The 2013 Formula 1 world championship continues this weekend, with drivers and teams readying themselves for the Chinese Grand Prix. The 5.451km long Shanghai International Circuit will play host to 2012 race winner Nico Rosberg of Mercedes and defending world champions Sebastian Vettel and Red Bull Racing, as the German looks to put the controversy of the Malaysian Grand Prix win behind him.
A good deal of the attention, though, will be on the scarlet cars of Ferrari. The marquee Italian team have not had the best of starts to this new campaign, a fact that will worry drivers Fernando Alonso and Felipe Massa.
Alonso, a double world champion with Renault before his move to Ferrari, made the absolute best of an underperforming car to drag the championship fight to, literally, the dying laps of the final race of the 2012 season.
A much sharper start to the season was needed to ensure a sharper challenge on Vettel and Red Bull's crowns. And judging by the performance from the first two races - at Australia and Malaysia - Ferrari may have reason to cheer.
The scarlet cars qualified in the top five for both races and were it not for an unfortunate opening lap accident for Alonso at Sepang, it is entirely possible they would have recorded top five finishes as well; Alonso was second in Australia.
However, the fact even their fastest qualifying time (Massa 1:50.587 was 0.913s slower than Vettel's pole in Australia) is still nearly a second off the Red Bull means a lot of work still needs to be done, particularly on Saturdays. The good news, though, is race pace appears quite competitive. In Australia, for example, the fastest Ferrari was Alonso's, with a time of 1:29.560, 0.320s off race winner Kimi Raikonnen of Lotus. And in Malaysia, Massa was faster of the two with only Vettel ahead of him.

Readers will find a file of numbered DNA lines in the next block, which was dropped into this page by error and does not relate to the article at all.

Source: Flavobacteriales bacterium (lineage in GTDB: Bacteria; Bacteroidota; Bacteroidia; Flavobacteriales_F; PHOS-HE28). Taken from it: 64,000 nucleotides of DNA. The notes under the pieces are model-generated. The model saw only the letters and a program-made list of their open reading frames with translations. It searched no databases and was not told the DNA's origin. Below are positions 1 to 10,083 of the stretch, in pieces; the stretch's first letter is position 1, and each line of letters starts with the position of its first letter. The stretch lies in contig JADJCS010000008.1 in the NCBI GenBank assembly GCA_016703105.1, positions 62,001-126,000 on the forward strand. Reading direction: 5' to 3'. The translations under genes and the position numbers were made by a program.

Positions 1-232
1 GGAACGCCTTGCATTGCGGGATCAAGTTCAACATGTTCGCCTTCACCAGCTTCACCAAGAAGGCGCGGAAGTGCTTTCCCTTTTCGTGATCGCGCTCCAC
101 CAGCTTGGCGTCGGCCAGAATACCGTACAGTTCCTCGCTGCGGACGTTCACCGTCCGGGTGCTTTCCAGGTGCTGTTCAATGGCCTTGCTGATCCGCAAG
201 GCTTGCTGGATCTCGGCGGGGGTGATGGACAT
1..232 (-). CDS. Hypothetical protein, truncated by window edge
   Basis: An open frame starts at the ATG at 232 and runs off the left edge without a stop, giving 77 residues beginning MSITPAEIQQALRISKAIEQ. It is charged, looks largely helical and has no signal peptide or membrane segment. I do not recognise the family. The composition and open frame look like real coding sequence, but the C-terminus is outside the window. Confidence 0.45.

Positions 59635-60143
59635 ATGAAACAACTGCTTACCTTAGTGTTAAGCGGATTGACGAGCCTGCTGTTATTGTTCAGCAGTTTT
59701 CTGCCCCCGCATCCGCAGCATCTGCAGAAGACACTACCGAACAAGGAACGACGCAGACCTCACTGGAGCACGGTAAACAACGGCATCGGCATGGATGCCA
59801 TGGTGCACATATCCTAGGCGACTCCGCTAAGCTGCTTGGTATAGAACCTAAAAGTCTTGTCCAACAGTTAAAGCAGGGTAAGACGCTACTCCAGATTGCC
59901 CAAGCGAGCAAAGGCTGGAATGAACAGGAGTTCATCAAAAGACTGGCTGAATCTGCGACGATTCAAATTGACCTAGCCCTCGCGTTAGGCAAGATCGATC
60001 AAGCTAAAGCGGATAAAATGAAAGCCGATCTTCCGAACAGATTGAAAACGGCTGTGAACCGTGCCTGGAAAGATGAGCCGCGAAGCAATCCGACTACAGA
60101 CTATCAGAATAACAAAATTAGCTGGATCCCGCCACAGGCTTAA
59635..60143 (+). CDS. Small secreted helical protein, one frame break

"We've shown reasonable race pace and on all the tyre types we have used so far we have performed well, however we still have a way to go to be quickest in qualifying," Pat Fry, the team's technical director admitted.
"We've been concentrating on the longer runs, even if they are not as long as in the past, because this year we expect more pit stops during a race," Fry explained, adding that he expected the pace of R&D to be at least as fast as 2012.
Of course, whether that will be enough is something only time will tell. The 2012 championship car was significantly weaker than both the Red Bull and the McLaren in sunny or hot weather conditions: Alonso's charge to the title was built around a set of impressive results in mid-season, when a number of races were run in cool or rainy conditions.
Fry on China
Meanwhile, Fry also spoke on the weekend's Chinese Grand Prix. However, he was careful in his choice of words, refusing to position the team as favourites, explaining: "Shanghai is a challenging mix of different corner types and a 1.2 kilometre straight. Is it going to suit our car better than some others? It is too early to say, as there are too many unknowns."
The 2013 Formula 1 Chinese Grand Prix starts with two practice sessions on Friday, followed by a third on Saturday morning. Qualifying for the race takes place on Saturday afternoon and the race itself will be on Sunday.